7 If he shall say: It is well: thy servant shall have peace: but if he be angry, know that his malice is come to its height.

8 Deal mercifully then with thy servant: for thou hast brought me, thy servant, into a covenant of the Lord with thee. But if there be any iniquity in me, do thou kill me, and bring me not in to thy father.

9 And Jonathan said: Far be this from thee: for if I should certainly know that evil is determined by my father against thee, I could do no otherwise than tell thee.

10 And David answered Jonathan: Who shall bring me word, if thy father should answer thee harshly concerning me?

11 And Jonathan said to David: Come, and let us go out into the field. And when they were both of them gone out into the field,

12 Jonathan said to David: O Lord God of Israel, if I shall discover my father's mind, to-morrow, or the day after, and there be any thing good for David, and I send not immediately to thee, and make it known to thee,

13 May the Lord do so and so to Jonathan, and add still more. But if my father shall continue in malice against thee, I will discover it to thy ear, and will send thee away, that thou mayst go in peace, and the Lord be with thee, as he hath been with my father.

14 And if I live, thou shalt shew me the kindness of the Lord: but if I die,

15 Thou shalt not take away thy kindness from my house for ever, when the Lord shall have rooted out the enemies of David, every one of them from the earth, may he take away Jonathan from his house, and may the Lord require it at the hands of David's enemies.

16 Jonathan therefore made a covenant with the house of David: and the Lord required it at the hands of David's enemies.

17 And Jonathan swore again to David, because he loved him: for he loved him as his own soul.

18 And Jonathan said to him: To-morrow is the new moon, and thou wilt be missed:

19 For thy seat will be empty till after to-morrow. So thou shalt go down quickly, and come to the place where thou must be hid, on the day when it is lawful to work, and thou shalt remain beside the stone, which is called Ezel.

20 And I will shoot three arrows near it, and will shoot as if I were exercising myself at a mark.

21 And I will send a boy, saying to him: Go and fetch me the arrows.

22 If I shall say to the boy: Behold the arrows are on this side of thee, take them up: come thou to me, because there is peace to thee, and there is no evil, as the Lord liveth. But if I shall speak thus to the boy: Behold the arrows are beyond thee: go in peace, for the Lord hath sent thee away.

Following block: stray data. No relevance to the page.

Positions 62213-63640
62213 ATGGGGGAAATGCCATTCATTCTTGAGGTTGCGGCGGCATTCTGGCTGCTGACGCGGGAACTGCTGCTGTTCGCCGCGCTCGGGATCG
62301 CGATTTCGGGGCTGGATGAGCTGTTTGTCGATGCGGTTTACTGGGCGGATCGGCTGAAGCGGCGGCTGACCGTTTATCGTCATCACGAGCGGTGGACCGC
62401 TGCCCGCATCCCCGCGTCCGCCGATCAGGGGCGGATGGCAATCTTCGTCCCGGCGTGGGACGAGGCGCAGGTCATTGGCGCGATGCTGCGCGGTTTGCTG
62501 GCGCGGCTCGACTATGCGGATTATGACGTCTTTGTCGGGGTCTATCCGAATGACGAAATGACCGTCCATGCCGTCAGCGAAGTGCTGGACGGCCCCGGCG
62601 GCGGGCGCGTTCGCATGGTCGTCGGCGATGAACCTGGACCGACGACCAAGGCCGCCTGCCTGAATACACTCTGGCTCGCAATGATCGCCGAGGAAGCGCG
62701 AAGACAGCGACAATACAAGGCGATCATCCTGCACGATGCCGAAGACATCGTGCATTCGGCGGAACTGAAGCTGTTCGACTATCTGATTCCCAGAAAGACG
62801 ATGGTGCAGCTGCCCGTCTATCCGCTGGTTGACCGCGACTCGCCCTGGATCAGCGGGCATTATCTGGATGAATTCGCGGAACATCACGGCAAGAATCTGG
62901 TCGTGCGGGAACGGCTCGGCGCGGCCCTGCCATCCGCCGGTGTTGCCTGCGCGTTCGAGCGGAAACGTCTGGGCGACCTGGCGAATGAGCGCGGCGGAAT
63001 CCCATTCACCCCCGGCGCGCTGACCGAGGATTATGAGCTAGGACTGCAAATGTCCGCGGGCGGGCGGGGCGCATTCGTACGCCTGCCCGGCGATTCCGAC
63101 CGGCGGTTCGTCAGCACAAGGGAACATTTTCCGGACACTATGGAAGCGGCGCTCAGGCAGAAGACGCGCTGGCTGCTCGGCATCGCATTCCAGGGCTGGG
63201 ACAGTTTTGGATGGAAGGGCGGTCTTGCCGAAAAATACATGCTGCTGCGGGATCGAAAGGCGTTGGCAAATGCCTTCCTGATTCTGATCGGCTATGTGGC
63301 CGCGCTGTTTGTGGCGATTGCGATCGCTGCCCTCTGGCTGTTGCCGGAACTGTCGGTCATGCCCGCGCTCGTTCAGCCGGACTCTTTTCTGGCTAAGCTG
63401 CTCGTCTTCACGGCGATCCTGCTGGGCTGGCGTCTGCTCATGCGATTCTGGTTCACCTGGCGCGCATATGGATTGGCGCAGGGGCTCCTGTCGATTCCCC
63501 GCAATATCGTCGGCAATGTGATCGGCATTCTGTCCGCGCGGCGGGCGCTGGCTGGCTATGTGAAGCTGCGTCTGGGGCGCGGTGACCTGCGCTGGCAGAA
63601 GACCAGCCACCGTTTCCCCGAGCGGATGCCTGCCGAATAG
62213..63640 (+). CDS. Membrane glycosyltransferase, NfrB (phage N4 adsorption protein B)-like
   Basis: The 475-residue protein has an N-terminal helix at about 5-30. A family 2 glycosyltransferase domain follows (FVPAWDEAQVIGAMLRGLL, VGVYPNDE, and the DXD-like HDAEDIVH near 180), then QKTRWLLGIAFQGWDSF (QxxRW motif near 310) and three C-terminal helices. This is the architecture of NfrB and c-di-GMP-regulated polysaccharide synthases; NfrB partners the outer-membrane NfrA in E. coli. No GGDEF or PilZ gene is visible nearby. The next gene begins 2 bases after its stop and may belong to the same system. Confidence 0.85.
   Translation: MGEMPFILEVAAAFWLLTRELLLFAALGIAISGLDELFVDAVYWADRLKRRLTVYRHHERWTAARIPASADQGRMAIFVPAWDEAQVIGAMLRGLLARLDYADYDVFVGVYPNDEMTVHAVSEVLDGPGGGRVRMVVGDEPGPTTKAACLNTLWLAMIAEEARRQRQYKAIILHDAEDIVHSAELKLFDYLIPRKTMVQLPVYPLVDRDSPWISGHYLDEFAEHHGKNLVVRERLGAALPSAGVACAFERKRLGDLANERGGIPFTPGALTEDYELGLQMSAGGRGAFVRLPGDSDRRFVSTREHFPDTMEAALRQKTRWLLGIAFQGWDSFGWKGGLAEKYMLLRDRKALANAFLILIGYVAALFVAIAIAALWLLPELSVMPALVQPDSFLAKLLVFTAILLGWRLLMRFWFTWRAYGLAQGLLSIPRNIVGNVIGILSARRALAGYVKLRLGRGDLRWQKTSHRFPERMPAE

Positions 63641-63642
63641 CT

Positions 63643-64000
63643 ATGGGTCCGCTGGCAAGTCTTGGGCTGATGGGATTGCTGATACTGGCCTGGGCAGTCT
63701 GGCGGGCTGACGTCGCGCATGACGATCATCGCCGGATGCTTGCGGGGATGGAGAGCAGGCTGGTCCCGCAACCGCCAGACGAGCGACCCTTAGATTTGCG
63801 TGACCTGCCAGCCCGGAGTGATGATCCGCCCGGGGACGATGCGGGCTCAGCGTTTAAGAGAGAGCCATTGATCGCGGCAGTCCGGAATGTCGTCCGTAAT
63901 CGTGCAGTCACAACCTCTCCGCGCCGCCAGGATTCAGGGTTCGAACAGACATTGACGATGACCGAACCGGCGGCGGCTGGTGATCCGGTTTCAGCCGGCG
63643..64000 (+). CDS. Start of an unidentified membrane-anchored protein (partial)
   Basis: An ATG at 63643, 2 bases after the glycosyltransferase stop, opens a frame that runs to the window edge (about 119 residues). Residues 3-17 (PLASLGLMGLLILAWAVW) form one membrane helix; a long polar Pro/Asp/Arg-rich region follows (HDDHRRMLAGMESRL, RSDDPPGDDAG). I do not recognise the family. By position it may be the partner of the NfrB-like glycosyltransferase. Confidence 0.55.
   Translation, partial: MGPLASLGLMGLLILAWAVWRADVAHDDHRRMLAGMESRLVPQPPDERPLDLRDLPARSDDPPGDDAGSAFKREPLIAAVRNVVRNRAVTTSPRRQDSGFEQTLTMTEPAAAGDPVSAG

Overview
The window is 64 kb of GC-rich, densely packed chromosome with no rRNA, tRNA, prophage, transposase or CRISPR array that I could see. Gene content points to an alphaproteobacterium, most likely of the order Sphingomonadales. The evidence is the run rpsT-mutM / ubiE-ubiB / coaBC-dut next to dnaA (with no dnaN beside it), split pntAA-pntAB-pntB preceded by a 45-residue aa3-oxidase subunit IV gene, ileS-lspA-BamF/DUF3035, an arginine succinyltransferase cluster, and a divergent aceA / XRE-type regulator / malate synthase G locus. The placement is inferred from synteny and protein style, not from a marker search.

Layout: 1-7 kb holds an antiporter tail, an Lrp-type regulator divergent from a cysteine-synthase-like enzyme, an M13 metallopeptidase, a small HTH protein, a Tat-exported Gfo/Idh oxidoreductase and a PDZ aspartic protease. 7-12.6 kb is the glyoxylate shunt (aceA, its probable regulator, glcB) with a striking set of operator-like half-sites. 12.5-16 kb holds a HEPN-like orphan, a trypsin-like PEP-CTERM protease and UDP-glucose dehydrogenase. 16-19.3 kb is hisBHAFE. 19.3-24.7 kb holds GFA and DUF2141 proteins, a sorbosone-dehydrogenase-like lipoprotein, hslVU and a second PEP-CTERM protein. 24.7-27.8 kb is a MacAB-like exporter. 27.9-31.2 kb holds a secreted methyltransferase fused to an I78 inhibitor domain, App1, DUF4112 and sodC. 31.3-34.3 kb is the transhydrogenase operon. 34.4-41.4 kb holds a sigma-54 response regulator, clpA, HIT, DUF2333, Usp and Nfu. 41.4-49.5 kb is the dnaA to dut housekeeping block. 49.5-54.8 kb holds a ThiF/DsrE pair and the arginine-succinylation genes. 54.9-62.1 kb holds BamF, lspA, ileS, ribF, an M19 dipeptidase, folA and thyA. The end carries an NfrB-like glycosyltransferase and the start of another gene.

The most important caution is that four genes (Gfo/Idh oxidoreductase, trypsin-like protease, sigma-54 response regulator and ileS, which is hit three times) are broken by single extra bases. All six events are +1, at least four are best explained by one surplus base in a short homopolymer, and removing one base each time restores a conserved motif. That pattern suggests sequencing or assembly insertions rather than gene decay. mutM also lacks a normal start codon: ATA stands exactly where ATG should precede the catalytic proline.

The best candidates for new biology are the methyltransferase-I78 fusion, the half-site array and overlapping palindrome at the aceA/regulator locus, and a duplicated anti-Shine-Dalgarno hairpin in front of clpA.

23 And concerning the word which I and thou have spoken, the Lord be between thee and me for ever.

24 So David was hid in the field, and the new moon came, and the king sat down to eat bread.

25 And when the king sat down upon his chair (according to custom) which was beside the wall, Jonathan arose, and Abner sat by Saul's side, and David's place appeared empty.

26 And Saul said nothing that day, for he thought it might have happened to him, that he was not clean, nor purified.

27 And when the second day after the new moon was come, David's place appeared empty again. And Saul said to Jonathan, his son: Why cometh not the son of Isai to meat neither yesterday, nor to-day?

28 And Jonathan answered Saul: He asked leave of me earnestly to go to Bethlehem.

29 And he said: Let me go, for there is a solemn sacrifice in the city, one of my brethren hath sent for me: and now if I have found favour in thy eyes, I will go quickly, and see my brethren. For this cause he came not to the king's table.

30 Then Saul being angry against Jonathan, said to him: Thou son of a woman that is the ravisher of a man, do I not know that thou lovest the son of Isai to thy own confusion, and to the confusion of thy shameless mother?

31 For as long as the son of Isai liveth upon earth, thou shalt not be established, nor thy kingdom. Therefore now presently send, and fetch him to me: for he is the son of death.

32 And Jonathan answering Saul, his father, said: Why shall he die? what hath he done?

33 And Saul caught up a spear to strike him. And Jonathan understood that it was determined by his father to kill David.

34 So Jonathan rose from the table in great anger, and did not eat bread on the second day after the new moon. For he was grieved for David, because his father had put him to confusion.

35 And when the morning came, Jonathan went into the field according to the appointment with David, and a little boy with him.

36 And he said to his boy: Go, and fetch me the arrows which I shoot. And when the boy ran, he shot another arrow beyond the boy.

37 The boy therefore came to the place of the arrow which Jonathan had shot: and Jonathan cried after the boy, and said: Behold the arrow is there further beyond thee.

38 And Jonathan cried again after the boy, saying: Make haste speedily, stand not. And Jonathan's boy gathered up the arrows, and brought them to his master:

39 And he knew not at all what was doing: for only Jonathan and David knew the matter.

40 Jonathan therefore gave his arms to the boy, and said to him: Go, and carry them into the city.

41 And when the boy was gone, David rose out of his place, which was towards the south, and falling on his face to the ground, adored thrice: and kissing one another, they wept together; but David more.

42 And Jonathan said to David: Go in peace: and let all stand that we have sworn both of us in the name of the Lord, saying: The Lord be between me and thee, and between my seed and thy seed for ever.

43 And David arose, and departed: and Jonathan went into the city.

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1: Year of the World 2944, Year before Christ 1060.

6: Luke ii. 4.